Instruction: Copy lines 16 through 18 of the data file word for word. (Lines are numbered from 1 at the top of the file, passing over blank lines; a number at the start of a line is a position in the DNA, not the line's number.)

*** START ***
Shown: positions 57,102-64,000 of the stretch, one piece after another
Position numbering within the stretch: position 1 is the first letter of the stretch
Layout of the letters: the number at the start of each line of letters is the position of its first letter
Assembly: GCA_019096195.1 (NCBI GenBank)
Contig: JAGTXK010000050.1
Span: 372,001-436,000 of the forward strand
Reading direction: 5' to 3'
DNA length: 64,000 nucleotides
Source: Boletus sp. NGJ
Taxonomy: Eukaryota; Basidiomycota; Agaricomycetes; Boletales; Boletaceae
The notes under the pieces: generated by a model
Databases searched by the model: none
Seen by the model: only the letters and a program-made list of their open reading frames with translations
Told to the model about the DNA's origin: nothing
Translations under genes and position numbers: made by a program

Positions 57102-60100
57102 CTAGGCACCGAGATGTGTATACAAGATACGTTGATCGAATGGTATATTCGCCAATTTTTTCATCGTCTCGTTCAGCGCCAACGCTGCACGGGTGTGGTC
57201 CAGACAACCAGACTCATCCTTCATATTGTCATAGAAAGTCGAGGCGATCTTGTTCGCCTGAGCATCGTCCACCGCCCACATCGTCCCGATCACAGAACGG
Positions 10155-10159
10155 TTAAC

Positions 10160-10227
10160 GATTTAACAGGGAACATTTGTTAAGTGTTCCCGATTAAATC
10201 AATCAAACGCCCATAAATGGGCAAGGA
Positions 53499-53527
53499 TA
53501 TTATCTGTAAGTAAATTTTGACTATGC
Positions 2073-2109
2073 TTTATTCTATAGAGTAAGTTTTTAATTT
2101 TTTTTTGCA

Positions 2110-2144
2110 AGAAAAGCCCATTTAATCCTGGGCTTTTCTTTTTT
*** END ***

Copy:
Positions 57102-60100
57102 CTAGGCACCGAGATGTGTATACAAGATACGTTGATCGAATGGTATATTCGCCAATTTTTTCATCGTCTCGTTCAGCGCCAACGCTGCACGGGTGTGGTC
57201 CAGACAACCAGACTCATCCTTCATATTGTCATAGAAAGTCGAGGCGATCTTGTTCGCCTGAGCATCGTCCACCGCCCACATCGTCCCGATCACAGAACGG